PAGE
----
Book found in vault puts start of sex wars at 1630

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A 370-year-old book discovered under a pile of documents in a town hall vault could rewrite the history of the women's movement.

Alan Davies, a Wigan council heritage officer, stumbled across the dusty book in the basement at Leigh Town Hall, Greater Manchester, while searching for another item. Mr Davies uncovered the 182-page volume called Woman's Worth and subtitled: "A treatise proveinge by sundrie reasons that woemen do excell men".

In the book, thought to have been written in the 1630s or 1640s, an unnamed woman author set out her beliefs that women were better at everything than men. Mr Davies said it is believed to be one of the earliest-known works on women's rights.

"When I looked at the style of writing and the binding we could date the book to the 17th century," he said. "Most people think of the women's movement emerging around the start of the 20th century with Emily Pankhurst. There was a book written in the late-16th century and one in the 17th century about women's rights, but the authors were men."

Mr Davies passed copies of the book to Professor Kari McBride, an expert on the history of women's rights at Arizona University.

In an e-mail to Mr Davies, Professor McBride said: "What a find. I wish I could hop on a plane right now and visit you to see this little treasure."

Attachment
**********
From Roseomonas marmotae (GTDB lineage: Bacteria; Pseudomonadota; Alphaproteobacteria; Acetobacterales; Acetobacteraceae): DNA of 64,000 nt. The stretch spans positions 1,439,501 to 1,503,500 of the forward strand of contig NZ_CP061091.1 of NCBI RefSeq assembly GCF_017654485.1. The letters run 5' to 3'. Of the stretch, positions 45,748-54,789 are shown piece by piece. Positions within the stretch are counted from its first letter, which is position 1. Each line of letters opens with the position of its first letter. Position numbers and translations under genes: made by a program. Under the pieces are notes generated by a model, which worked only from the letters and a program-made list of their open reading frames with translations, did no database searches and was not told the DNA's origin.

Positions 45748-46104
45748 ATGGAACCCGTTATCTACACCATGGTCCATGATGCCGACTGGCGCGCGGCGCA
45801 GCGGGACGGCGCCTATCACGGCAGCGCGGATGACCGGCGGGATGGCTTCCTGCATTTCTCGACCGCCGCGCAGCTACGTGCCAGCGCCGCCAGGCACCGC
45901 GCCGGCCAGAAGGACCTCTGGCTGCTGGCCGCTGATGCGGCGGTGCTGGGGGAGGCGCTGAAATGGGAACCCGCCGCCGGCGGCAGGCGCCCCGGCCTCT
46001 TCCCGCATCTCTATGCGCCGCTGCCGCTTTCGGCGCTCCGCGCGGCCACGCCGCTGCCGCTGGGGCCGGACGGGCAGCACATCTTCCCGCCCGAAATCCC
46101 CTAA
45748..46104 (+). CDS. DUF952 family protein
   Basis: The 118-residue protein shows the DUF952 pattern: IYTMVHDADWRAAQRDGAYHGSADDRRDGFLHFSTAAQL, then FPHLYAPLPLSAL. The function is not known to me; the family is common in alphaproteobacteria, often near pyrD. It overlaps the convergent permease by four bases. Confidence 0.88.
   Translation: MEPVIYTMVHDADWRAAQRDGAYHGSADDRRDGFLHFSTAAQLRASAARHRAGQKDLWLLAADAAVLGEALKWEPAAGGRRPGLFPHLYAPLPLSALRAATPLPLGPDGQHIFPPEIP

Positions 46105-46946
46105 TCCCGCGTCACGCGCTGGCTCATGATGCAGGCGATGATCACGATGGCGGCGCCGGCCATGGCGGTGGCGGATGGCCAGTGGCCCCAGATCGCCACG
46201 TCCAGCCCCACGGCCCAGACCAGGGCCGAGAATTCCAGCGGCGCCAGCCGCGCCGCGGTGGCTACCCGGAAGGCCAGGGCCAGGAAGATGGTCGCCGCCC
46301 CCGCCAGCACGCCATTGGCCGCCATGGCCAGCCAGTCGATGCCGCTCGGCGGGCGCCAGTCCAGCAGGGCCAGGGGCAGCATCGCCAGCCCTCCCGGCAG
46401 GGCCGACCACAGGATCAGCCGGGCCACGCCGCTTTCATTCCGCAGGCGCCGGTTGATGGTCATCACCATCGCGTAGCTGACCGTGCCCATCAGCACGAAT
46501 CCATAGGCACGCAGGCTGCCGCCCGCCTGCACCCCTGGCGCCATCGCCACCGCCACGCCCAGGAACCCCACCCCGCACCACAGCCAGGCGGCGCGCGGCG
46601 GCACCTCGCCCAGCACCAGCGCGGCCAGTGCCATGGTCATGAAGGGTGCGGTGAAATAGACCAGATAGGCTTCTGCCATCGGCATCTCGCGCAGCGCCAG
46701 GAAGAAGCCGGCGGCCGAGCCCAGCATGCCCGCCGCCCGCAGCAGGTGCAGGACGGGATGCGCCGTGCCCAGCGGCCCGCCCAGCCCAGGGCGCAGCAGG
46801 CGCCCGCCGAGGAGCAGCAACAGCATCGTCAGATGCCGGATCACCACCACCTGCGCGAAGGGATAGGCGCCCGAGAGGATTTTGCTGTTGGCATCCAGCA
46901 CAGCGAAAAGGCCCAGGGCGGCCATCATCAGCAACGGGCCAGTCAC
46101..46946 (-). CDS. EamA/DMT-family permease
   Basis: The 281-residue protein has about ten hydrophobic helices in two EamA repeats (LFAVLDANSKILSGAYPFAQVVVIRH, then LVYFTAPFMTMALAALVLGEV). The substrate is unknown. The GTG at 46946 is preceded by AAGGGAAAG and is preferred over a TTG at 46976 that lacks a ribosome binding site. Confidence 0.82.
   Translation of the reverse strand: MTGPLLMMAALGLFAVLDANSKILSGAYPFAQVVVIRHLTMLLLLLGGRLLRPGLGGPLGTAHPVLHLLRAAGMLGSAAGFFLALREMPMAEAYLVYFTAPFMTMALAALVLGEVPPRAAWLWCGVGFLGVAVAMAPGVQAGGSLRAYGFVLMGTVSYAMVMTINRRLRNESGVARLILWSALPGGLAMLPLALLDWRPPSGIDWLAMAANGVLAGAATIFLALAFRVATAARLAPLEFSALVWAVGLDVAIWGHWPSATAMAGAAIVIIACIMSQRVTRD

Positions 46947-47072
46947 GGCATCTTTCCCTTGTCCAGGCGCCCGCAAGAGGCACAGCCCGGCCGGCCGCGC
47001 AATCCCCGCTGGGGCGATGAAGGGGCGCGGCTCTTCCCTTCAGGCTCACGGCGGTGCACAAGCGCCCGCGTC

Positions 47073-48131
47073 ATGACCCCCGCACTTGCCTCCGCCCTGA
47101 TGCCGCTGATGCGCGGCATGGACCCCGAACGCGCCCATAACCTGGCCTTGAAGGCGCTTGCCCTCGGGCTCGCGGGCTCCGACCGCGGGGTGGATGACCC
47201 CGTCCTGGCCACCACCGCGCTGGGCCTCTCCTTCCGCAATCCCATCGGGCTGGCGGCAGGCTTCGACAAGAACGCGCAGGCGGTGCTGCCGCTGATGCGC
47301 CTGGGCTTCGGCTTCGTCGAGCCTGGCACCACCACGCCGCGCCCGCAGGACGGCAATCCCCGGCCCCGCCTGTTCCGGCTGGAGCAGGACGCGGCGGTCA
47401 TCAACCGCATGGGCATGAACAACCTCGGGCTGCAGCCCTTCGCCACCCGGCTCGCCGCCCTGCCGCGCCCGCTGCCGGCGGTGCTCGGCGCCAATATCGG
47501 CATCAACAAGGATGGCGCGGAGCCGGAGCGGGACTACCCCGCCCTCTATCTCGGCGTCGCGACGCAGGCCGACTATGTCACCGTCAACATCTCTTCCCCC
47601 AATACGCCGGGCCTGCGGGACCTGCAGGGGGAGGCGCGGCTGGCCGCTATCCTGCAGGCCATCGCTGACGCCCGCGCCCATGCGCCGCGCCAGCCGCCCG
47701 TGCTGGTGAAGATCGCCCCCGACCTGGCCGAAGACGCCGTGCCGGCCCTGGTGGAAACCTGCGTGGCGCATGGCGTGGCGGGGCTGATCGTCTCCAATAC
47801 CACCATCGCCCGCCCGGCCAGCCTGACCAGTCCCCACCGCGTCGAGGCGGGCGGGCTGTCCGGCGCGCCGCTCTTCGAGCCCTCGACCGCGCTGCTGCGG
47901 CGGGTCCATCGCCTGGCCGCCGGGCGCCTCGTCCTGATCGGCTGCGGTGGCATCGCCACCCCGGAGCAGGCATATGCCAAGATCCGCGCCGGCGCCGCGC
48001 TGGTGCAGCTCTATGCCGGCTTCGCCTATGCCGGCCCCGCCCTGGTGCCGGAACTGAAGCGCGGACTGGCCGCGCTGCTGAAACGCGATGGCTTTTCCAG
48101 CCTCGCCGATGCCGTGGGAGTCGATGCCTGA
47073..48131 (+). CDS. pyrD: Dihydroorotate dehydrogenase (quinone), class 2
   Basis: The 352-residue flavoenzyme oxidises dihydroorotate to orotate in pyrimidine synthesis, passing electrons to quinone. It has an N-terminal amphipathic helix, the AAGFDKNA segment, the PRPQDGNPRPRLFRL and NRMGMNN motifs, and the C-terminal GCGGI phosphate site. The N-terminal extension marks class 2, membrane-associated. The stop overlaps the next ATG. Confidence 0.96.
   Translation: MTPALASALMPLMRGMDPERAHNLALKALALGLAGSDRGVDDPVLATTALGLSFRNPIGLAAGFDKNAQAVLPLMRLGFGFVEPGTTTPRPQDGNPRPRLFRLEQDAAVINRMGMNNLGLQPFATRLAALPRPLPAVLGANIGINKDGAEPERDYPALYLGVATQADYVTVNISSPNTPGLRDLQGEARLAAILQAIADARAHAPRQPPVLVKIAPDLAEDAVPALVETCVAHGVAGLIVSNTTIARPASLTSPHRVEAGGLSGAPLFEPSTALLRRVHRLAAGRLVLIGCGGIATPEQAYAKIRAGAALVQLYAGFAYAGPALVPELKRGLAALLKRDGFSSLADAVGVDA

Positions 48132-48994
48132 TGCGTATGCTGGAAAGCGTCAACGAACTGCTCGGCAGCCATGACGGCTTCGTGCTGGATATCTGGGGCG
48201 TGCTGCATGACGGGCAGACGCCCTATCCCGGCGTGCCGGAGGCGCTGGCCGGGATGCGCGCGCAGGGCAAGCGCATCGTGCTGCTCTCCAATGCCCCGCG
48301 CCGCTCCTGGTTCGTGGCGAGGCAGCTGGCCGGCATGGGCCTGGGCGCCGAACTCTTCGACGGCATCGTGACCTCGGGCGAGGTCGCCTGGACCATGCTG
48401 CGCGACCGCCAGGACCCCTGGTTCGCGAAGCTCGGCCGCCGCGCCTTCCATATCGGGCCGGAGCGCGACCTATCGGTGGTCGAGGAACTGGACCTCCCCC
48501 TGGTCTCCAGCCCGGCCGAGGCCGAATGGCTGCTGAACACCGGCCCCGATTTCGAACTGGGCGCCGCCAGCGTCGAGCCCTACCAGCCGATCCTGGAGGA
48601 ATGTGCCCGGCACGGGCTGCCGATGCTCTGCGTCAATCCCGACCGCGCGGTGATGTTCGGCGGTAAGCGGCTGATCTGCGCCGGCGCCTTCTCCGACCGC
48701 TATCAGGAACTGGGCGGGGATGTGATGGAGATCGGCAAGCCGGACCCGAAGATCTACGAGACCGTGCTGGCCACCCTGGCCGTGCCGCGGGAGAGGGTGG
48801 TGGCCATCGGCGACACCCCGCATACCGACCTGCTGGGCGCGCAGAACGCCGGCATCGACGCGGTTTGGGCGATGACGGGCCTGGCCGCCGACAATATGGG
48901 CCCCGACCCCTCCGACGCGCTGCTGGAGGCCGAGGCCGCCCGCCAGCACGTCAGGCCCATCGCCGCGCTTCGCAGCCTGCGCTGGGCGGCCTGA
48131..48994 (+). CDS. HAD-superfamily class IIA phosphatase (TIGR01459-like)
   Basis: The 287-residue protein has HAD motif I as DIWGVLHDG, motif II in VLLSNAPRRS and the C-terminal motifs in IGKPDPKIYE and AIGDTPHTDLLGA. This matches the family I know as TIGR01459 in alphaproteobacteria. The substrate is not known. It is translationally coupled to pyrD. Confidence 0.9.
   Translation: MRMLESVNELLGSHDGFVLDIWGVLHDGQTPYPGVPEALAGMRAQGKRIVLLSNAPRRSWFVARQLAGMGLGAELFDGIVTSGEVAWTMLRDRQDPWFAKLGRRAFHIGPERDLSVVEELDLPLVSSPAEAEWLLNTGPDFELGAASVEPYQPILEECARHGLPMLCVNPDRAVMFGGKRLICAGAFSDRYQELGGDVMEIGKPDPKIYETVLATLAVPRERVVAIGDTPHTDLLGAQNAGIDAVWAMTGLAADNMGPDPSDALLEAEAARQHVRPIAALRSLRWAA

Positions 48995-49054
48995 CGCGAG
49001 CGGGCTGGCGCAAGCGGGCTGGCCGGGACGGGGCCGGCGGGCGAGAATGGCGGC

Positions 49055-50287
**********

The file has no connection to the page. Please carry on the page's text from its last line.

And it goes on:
In chapter one of the book – called "Eve More Excellent Than Adam" – the author argued that Adam in the Bible was nothing else but clay or red earth. In chapter two, entitled "Eve Less Sinful Than Adam", she wrote: "Women do excell men in virtues and rare endowments of the minde, and I think we shall finde that herein also women doe farre outstrip men." Other chapter titles include "Women Loved Christ More Than Men" and "Women Wiser Than Men".

Yvonne Edge, manager of the Pankhurst Centre in Manchester, which is dedicated to the memory of the suffragette, said: "It is an exciting find in relation to the position of women in that century.

"The first woman whose writings we know about is Mary Wollstonecraft in the late 18th century, who was hailed as the founder of Western feminism.

"Something that pre-dates that is very exciting."